Another unique experience from my time in Dubai is the fact that I am an observant Jew. I pray 3 times a day, once when I wake up, once after lunch, and once before I go to sleep (Shacharit, Mincha, Maariv). I usually prayed Shacharit and Maariv in my hotel room, but I normally had to pray Mincha in public places. Places I’ve prayed include the Dubai Mall, The World Expo, and The Dubai Souk, among others. I was usually the Jew present in most of those situations to my knowledge, and for a fact the only Jew wearing a Kippah and praying Mincha. I usually never even got any sort of reaction, but there was the usual stare or glance. Overall, Emiratis were incredibly welcoming to me not just as a Jew, but as an Israeli. I felt very safe and welcomed throughout my entire experience there.

One experience stood out, however. It was December 31,2021 (New Year’s Eve). It also happened to have coincided with Shabbat. Our flight to Frankfurt left late at night, but road closures forced us to have to leave the hotel early, leading to us spending hours sitting down in an airport terminal. Right before the sun set I decided to pray Kabbalat Shabbat. I went to a smaller and secluded spot in the airport, my dad watching from the distance, and began praying. A man began to approach me and yell in Arabic. Before anything major happened, one Dubai Airport police officer and one airport staff member held the man back and restrained him. He continued yelling and motioning towards me as I kept praying. When I finally finished, we made eye contact and he stared me down as I walked away. Shocked, I walked away with my dad, who told me what he saw from where he was standing. As we did a rushed Kiddush over a grape soda, I began thinking. As disappointing that it was that I faced such antisemitism, my experiences otherwise in Dubai proved Dubai to be a safe and enjoyable place, and all this experience did was strengthen my identity as a Jew and make me even prouder to be Jewish.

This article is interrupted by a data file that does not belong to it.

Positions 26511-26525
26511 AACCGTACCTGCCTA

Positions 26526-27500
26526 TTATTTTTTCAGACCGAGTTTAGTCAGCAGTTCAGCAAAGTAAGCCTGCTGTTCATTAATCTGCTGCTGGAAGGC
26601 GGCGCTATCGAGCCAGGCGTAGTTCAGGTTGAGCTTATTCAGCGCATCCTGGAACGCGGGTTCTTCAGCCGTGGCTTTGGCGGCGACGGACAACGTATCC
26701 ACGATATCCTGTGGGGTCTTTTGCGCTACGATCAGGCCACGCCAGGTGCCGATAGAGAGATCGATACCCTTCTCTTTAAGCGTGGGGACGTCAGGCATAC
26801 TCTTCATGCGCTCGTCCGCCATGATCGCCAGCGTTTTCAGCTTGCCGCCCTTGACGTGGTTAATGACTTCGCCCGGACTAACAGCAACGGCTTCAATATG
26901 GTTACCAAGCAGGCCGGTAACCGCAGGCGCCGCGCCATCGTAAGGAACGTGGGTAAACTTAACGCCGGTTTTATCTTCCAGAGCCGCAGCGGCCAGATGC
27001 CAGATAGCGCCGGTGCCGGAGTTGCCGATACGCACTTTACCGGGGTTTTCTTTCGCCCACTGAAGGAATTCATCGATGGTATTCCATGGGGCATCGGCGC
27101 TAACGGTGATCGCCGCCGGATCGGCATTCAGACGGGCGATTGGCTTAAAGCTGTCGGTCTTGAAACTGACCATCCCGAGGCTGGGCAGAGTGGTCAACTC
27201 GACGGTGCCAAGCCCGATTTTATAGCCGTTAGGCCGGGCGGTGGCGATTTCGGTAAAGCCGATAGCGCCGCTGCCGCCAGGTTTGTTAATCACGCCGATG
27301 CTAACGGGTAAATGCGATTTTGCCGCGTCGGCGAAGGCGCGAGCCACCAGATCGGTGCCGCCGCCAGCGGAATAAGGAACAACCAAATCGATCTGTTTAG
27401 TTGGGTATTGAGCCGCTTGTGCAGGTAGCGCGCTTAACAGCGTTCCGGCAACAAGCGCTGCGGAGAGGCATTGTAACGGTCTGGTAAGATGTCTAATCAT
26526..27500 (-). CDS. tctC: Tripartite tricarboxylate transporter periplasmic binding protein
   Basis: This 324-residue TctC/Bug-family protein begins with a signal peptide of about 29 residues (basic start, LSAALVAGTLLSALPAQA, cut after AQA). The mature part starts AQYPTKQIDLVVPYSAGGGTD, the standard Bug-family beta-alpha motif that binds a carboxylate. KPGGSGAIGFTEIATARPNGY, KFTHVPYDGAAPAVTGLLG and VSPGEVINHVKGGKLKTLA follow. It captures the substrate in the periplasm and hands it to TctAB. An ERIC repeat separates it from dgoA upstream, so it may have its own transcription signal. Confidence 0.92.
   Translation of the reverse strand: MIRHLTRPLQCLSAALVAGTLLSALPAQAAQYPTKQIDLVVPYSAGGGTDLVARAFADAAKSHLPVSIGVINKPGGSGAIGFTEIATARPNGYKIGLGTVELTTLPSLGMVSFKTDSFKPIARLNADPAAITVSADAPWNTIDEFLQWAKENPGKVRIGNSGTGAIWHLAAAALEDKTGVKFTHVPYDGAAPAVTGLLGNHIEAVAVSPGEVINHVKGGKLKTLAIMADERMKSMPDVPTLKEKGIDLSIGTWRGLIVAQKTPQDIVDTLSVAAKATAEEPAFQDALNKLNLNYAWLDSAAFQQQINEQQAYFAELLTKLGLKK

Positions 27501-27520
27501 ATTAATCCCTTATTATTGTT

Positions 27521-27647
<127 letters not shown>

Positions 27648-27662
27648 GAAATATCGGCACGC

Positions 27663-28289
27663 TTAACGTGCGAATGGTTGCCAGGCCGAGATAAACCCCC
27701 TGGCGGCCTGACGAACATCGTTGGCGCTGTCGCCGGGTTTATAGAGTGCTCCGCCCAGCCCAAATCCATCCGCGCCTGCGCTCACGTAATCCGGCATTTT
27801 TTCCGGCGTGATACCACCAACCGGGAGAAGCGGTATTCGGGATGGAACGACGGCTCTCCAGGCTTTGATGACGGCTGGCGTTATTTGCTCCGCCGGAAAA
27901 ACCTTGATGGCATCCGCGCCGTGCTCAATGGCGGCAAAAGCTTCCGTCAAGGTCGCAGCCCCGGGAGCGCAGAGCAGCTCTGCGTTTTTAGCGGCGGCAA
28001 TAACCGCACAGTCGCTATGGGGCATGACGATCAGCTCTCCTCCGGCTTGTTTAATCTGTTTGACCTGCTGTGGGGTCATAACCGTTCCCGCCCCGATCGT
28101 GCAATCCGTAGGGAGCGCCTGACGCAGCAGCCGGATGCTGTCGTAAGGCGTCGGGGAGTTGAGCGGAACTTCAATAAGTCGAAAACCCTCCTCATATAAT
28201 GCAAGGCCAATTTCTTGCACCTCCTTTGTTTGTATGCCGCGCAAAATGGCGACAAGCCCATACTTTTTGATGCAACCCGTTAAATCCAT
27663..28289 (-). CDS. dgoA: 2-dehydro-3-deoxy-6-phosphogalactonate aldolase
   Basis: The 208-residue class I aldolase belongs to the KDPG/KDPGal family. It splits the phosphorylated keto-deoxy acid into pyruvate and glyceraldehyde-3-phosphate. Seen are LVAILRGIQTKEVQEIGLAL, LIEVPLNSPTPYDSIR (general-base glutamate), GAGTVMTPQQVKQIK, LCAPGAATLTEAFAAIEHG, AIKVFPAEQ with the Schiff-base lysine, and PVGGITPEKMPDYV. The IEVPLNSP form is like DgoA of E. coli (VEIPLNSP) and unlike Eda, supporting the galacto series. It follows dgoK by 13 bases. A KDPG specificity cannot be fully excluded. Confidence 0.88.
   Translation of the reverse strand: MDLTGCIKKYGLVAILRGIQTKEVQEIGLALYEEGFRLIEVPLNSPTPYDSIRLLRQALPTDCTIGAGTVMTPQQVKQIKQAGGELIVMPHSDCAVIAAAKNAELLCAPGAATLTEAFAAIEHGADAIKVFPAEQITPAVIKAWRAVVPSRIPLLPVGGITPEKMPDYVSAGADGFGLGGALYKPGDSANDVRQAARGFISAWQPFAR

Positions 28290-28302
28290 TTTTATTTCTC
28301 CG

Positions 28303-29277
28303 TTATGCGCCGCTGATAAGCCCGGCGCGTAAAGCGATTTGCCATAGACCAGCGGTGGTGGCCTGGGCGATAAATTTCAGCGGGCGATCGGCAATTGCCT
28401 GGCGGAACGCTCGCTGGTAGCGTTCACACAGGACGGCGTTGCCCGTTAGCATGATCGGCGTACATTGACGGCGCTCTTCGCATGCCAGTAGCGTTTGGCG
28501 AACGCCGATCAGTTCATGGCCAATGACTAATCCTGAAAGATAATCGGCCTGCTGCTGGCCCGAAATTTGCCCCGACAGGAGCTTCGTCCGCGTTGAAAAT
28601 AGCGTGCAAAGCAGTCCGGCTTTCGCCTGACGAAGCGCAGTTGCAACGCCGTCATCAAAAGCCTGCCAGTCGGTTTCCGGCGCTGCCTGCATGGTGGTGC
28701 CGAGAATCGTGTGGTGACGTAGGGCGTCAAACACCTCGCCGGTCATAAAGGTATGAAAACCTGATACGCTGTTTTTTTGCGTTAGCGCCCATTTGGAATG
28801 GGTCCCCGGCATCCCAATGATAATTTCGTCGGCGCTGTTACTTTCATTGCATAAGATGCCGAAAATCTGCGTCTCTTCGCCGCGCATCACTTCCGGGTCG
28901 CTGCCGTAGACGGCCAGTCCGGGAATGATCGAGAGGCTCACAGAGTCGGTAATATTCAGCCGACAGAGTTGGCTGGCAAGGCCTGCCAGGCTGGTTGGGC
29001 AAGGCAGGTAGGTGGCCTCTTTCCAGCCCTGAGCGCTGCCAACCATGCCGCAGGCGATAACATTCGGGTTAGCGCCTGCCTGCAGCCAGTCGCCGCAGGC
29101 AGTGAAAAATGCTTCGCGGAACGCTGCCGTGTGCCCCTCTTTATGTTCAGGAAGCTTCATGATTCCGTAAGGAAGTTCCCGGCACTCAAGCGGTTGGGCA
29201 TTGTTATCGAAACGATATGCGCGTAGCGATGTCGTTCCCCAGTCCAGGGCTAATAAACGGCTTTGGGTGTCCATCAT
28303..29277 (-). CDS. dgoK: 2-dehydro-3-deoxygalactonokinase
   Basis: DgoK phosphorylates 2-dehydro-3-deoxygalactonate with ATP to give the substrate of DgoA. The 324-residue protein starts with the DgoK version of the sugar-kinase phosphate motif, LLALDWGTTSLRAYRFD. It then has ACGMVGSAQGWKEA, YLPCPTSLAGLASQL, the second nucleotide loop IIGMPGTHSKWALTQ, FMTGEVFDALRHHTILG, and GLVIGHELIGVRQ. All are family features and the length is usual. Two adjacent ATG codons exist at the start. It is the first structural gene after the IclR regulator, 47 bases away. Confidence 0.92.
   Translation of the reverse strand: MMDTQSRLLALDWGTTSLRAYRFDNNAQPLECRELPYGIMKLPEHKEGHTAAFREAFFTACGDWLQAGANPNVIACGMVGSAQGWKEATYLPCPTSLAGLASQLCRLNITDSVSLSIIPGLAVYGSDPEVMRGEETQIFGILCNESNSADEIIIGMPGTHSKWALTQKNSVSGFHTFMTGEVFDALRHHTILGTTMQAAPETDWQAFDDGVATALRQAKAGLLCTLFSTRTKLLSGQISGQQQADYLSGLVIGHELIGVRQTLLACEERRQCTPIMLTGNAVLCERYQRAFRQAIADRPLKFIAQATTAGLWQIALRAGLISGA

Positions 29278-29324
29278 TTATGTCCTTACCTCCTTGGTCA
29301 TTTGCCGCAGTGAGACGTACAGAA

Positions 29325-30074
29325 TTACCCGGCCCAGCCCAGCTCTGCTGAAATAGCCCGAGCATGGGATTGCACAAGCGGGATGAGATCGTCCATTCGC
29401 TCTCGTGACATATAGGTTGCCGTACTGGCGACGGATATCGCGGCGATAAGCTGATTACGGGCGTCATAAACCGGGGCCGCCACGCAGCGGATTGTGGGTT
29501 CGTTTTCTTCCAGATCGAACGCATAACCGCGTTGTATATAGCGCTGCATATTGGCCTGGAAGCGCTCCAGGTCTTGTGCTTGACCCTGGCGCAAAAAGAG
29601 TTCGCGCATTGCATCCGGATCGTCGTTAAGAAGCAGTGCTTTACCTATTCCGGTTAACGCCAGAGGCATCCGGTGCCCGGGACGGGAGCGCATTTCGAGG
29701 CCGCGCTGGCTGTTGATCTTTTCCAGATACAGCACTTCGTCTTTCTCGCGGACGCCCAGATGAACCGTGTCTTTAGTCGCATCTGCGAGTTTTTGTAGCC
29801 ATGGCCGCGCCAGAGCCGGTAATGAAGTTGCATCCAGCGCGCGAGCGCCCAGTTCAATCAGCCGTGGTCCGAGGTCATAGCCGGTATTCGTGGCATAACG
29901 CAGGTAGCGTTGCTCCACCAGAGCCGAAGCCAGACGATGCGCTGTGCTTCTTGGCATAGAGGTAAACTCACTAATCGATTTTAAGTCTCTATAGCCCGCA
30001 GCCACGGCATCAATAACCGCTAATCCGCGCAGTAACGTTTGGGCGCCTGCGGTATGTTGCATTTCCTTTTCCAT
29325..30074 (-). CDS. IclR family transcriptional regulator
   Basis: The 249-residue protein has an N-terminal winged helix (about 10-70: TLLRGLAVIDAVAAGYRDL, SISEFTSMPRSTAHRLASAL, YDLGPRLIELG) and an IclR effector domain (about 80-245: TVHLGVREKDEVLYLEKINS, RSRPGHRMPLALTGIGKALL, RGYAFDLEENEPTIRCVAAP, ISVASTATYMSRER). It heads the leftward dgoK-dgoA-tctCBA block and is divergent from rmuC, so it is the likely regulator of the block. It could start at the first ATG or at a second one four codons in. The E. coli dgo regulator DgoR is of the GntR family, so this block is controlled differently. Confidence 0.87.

Overall my experience as an Israeli Jew in Dubai was overwhelmingly positive, and just Dubai in itself was incredible. The situation with the UAE and Israel shows that peace between the Arab World and Israel is not only possible, but real. I look forward to more countries normalizing ties with Israel and allowing for this beautiful sharing of cultures that the UAE and Israel are currently partaking in.

About the Author
Luiz Gandelman is a 16 year old student originally from São Paulo, Brazil, who lives in Miami, Florida. He is currently taking part in Tichon Ramah Yerushalayim. He is involved with multiple Jewish and secular youth groups and political organizations. Luiz is a big basketball and Star Wars fan and an avid scuba diver. He is also a fan of geography, politics, history, and anything of the sort. Most importantly, he is a proud Jew.